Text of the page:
RBS cuts hundreds of jobs as FCA approves ‘robo-advisers’
Wed 16 Mar 2016
Royal Bank of Scotland (RBS) has announced that it will be switching customer advice services over to automated ‘robo-advisers’ as it cuts 220 face-to-face positions.
Given the green light from UK regulator, the Financial Conduct Authority (FCA) this week, the bank agreed that the move would lead to cheaper, more accessible financial advice.
‘Our customers increasingly want to bank with us using digital technology. As a result, we are scaling back our face-to-face advisers and significantly investing in an online investing platform that enables us to help a new group of customers with as little as £500 to invest,’ RBS said in an official statement.
Those customers qualifying for personalised advice will now need to have at least £250,000 to invest.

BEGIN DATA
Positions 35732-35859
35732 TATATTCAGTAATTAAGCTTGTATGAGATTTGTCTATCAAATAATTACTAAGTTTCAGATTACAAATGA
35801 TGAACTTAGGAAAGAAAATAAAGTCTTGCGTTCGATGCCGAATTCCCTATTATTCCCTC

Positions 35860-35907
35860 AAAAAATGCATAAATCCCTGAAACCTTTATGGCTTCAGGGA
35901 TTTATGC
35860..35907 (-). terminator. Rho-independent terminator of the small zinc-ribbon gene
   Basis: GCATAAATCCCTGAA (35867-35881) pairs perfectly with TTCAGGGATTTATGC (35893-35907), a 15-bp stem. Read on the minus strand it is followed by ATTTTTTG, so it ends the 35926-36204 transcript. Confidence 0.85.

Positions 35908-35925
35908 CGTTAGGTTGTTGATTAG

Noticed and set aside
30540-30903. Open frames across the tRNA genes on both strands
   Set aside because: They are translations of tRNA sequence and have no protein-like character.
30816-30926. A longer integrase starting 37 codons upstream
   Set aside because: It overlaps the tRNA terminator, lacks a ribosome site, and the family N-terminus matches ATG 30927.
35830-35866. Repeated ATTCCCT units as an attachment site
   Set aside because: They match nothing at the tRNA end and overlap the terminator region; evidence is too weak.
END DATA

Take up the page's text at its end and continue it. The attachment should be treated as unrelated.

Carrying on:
The new online service will allow customers to log onto internet banking and receive free, tailored financial advice after answering a number of questions – expected to include ‘What are you saving for?’, ‘How much have you got to invest?’, and ‘How long do you want to invest your money for?’
Having conducted a seven-month review, the FCA and the Treasury concluded that introducing the bot technology could ‘play a major role in driving down costs.’ They found that consumers generally did not want to pay for fully regulated advice, but rather have access to more informal guidance. The FCA also considered establishing a new advice unit to support financial firms in setting up automated ‘robo-advice’ schemes.
‘The package of reforms we have laid out today will help increase both the accessibility and affordability of the advice and guidance, to ensure that consumers get the help they really need when they really need it,’ commented FCA acting chief executive, Tracey McDermott.
Following the FCA’s recommendations, it is expected that other UK banks will soon introduce similar ‘robo’ services.
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